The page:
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Opera tells EU that Microsoft's IE hurts the Web

December 13, 2007 12:00 PM ET

He then called on Microsoft to shape up. "We seek no money from Microsoft. We would rather see Microsoft put their considerable talent and resources to work for the Web community."

Not surprisingly, the European Committee for Interoperable Systems (ECIS), a Brussels-based opponent to Microsoft that counts Opera as a member, echoed that line of reasoning. "Microsoft either fails to implement industry-standard accepted open practices or implements them in a manner that is not faithful to the standard by adding undisclosed proprietary extensions," ECIS' Thomas Vinje, the group's legal counsel, charged in a separate statement.

Web developers have been making the same case individually. In reaction to posts placed on the official IE blog, developers have blasted Microsoft for not properly supporting standards in the current IE 7, and not spelling out what standards will be supported in the upcoming IE 8.

The EU's Competition Commission confirmed the Opera complaint and said it would consider it. "We are going to study this complaint carefully," said Jonathan Todd, the commission's spokesman. "In particular in light of the case law established by the Court of First Instance in its ruling of the 17th of September of this year." In September, the Court of First Instance, the EU's second-highest court, ruled against Microsoft's appeal of a landmark 2004 antitrust ruling; within a month, Microsoft caved on all counts, saying it would not appeal further and would slash licensing prices for Windows protocols.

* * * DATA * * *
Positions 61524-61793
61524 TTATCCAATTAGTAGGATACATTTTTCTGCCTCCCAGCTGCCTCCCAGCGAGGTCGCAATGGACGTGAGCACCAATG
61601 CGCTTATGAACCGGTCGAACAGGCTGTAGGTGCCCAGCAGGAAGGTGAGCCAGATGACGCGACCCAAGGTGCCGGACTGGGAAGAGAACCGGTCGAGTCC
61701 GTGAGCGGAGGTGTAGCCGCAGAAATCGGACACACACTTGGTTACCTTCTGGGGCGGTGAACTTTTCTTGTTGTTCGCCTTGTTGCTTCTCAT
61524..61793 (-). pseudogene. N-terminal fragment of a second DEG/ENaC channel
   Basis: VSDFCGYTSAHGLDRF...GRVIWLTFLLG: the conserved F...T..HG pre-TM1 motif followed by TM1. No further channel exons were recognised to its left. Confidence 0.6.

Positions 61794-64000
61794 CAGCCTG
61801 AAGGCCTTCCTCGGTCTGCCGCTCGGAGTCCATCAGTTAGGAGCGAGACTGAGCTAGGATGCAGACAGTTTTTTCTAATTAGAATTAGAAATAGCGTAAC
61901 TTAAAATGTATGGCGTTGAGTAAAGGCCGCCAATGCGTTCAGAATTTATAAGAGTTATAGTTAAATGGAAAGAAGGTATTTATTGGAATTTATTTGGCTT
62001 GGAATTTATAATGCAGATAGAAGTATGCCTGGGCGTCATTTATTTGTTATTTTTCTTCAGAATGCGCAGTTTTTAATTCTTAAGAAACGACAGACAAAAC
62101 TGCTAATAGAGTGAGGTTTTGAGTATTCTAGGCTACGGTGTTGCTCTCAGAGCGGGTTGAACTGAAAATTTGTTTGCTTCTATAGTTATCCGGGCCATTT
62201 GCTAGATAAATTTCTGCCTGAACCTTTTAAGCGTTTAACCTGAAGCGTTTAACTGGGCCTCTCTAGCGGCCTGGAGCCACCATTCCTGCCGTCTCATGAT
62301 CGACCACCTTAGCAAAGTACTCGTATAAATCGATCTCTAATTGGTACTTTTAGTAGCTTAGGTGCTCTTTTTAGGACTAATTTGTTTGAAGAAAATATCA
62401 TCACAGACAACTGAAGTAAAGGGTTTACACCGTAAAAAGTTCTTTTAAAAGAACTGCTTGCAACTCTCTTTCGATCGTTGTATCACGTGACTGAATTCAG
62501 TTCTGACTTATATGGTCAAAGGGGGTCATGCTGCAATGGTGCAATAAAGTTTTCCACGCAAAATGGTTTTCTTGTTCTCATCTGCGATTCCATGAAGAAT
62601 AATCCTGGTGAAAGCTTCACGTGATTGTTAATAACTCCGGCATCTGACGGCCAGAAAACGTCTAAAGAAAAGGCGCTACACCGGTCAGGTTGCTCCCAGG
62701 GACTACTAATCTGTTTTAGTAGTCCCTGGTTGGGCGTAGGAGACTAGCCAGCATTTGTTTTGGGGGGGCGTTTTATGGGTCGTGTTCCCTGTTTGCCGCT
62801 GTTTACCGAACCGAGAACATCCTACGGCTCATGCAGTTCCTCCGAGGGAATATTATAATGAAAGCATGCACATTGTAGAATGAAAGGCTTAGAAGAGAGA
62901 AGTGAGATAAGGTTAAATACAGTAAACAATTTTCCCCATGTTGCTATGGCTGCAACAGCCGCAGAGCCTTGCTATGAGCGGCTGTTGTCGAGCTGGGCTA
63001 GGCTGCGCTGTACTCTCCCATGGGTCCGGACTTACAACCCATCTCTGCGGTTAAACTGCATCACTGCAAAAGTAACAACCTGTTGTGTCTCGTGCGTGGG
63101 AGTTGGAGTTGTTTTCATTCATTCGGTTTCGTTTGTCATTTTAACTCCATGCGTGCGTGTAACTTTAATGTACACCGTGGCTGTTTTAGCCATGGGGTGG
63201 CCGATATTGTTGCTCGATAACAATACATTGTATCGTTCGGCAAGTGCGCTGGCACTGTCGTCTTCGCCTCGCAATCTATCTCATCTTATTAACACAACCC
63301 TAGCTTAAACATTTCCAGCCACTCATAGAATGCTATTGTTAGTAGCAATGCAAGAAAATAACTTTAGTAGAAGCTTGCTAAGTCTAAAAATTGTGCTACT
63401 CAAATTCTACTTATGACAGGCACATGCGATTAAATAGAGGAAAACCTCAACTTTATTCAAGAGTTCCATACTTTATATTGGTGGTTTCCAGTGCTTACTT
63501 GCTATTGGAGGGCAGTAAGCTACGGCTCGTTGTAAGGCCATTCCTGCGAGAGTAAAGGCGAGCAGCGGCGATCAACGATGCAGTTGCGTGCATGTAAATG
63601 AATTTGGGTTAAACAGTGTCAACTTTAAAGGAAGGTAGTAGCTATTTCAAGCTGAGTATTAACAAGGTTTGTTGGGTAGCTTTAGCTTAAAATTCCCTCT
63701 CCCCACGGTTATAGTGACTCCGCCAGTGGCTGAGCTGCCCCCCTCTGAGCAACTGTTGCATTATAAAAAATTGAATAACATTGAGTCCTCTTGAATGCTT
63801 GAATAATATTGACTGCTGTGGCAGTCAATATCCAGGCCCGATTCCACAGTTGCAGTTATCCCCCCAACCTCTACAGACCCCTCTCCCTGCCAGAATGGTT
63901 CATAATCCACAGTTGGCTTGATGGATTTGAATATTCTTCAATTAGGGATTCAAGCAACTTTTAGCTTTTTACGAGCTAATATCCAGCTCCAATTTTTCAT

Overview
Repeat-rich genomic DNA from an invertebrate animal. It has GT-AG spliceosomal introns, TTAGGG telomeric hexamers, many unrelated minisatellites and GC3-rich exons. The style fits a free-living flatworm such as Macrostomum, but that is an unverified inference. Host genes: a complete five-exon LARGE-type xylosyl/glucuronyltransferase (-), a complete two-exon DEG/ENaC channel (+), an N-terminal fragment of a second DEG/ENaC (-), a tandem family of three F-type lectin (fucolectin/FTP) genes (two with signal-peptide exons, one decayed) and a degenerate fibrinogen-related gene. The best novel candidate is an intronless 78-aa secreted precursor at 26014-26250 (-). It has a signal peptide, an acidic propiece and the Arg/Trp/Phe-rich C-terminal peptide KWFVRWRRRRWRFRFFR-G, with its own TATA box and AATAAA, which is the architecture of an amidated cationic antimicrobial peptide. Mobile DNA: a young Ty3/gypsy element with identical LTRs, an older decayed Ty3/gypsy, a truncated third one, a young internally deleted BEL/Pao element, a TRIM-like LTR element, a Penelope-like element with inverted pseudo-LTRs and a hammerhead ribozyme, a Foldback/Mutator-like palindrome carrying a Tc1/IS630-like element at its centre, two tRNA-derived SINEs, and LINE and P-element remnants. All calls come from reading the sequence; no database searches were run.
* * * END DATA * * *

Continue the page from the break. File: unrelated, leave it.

Microsoft reacted to the move from Opera by noting that users are free to install any browser, though it only touched on the standards part of Opera's complaint. "Computer users have complete freedom of choice to use and set as default any browser they wish, including Opera, and PC manufacturers can also preinstall any browser as the default on any Windows machine they sell," said Microsoft spokesman Jack Evans in an e-mail today. "Internet Explorer has been an integral part of the Windows operating system for over a decade and supports a wide range of web standards.

"We will, of course, cooperate with any inquiries into these issues," Evans added.

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